Picture this: You’re sitting at home, enjoying a sandwich, when suddenly you can feel the tell-tale rumble of garage door opening. Yay! You spouse must have just gotten home… except your spouse is actually sitting on the couch, and you’re the only two people who have openers to your garage. You stare at each other in concerned silence as the garage door finishes its climb.
Your garage door is a vitally important part of your property. Aside from affecting your home’s overall aesthetic, it provides convenient street access to a secure, protected shelter where you can store your vehicle safe from dangers associated with weather, theft, or vandalism. And as a major factor in that convenience, modern garage doors are designed to be opened remotely. All you have to do is press a button, drive the car into the garage, and close the door behind you. Simple right?
Unfortunately, sometimes things get a little bit more complex. After all, a garage door is a heavy thing to have to move, and considering that most people use their garage doors multiple times per day, every day of the year, it’s not surprising that the mechanism might eventually develop some problems. And yes, that could even mean a situation where the garage door opens on its own.
Asking yourself “Why does my garage door open by itself?” Well, don’t worry! If your garage door opens randomly, you might be able to fix the problem on your own without having to schedule a repair job. Here are some things to try when your garage door seems to have developed a mind of its own:
Check the safety sensors
Unless you have an older home that predates modern safety regulations, your garage door should have a built-in safety sensor. This sensor uses an infrared beam of light projected across the garage-door opening near the floor. If something interrupts the beam, the sensor registers the obstruction and prevents the garage door from closing. Additionally, most garage doors also incorporate safety sensors into the motors that move the door; so that if the door encounters any resistance on its way down, it will automatically reverse direction and return to the open position.
These safety features help ensure that a several-hundred pound garage door doesn’t end up crushing anything that might be blocking its path. But the sensors aren’t intelligent, and they have no way of distinguishing between a car, a person, a pet… or even just a small bit of debris.
If your garage seems to not want to close, or if it starts to close and then reopens on its own, take a few minutes and check around for obstructions, and be thorough. Sometimes something as small as a leaf or drifted snow may be able to interrupt the beam and set off the sensor.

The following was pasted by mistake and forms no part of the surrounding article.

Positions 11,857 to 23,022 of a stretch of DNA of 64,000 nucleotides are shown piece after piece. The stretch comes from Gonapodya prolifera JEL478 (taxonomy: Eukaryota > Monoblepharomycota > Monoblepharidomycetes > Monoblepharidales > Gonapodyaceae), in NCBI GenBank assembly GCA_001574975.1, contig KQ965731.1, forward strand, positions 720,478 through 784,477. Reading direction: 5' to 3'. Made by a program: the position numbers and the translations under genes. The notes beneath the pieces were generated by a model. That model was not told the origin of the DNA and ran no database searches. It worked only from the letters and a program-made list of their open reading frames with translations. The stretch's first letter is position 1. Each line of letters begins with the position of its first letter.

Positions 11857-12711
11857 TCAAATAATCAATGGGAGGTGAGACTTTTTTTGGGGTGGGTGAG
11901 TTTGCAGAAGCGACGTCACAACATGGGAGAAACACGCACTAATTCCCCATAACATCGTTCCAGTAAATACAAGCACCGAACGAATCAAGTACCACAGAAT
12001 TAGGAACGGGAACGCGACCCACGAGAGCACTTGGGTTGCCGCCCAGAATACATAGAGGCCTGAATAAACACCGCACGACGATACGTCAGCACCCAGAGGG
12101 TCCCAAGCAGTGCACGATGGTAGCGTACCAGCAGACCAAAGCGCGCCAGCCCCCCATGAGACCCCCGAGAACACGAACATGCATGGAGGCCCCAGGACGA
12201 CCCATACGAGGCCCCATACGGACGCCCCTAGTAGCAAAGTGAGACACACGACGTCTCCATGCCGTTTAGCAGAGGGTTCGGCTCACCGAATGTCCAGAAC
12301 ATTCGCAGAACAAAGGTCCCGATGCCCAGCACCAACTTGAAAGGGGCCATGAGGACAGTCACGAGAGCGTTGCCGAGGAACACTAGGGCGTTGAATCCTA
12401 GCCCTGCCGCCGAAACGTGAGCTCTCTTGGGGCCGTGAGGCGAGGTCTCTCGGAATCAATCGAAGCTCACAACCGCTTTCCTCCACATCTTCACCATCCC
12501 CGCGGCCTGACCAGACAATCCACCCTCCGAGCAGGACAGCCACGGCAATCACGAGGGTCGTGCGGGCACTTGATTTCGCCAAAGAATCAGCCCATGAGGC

If there are no obstructions, you still might have a sensor issue. Because the sensors rely on an unbroken beam of light between the two receptors, bumping one of the sensors can cause a misalignment. Check the sensors to make sure that they’re pointed directly at one another. While you’re at it, do a quick inspection of any wiring and connector points attached to the sensors — just make sure to cut the power the garage before you attempt to fix any electrical issues yourself.
If everything looks alright, that still doesn’t necessarily let the sensors off the hook; iit just might mean that you need to purchase and install a replacement.
Take a look at the opener
Not every possessed garage door is the fault of the sensors. That small, unassuming device that clips so snuggly to you driver-side visor or hangs on the wall near the garage entrance may be the real problem.
The garage door opener is a fairly straightforward piece of equipment. It usually consists of a single button that when pressed sends a short-range radio signal to your garage-door motor and tells it to activate. But should grim accumulate around the button, it can become stuck, sending the open/close signal when you don’t want it to. Cleaning the area around the button should sort it out. Unfortunately, that’s not the only thing that can go wrong with the opener.
If the opener (either the remote one that stays in your car or the one attached to your garage) has any shorts in its electronics, it could be randomly sending the open signal when you don’t want it to. This could mean repair work.
Ask your neighbors
Your garage door operates on a specific radio frequency, and it’s not the only one. There’s a chance that someone who lives close by may have a garage door that operates on the same frequency that yours does. If that’s the case, then whenever they push the button to open their own garage door, your garage door may be opening too.
To test this theory, simply ask your neighbors if they’ve been having a similar problem (your remote would be opening their garage door too), and whether they’d be willing to try to use their openers on your garage. If they agree and your garage door opens, then you’ve found your answer. And don’t feel like you have to ask everyone on your block; most remote garage door openers are designed to operate at a distance of about four or five car lengths, so you should be fine just checking with the people who live closest to you.
If you discover that you share a garage opener frequency with one of your neighbors, you’ll have to reprogram the door opener to use a different frequency. Your garage door opener owner’s manuals should be able to instruct you on how to do this.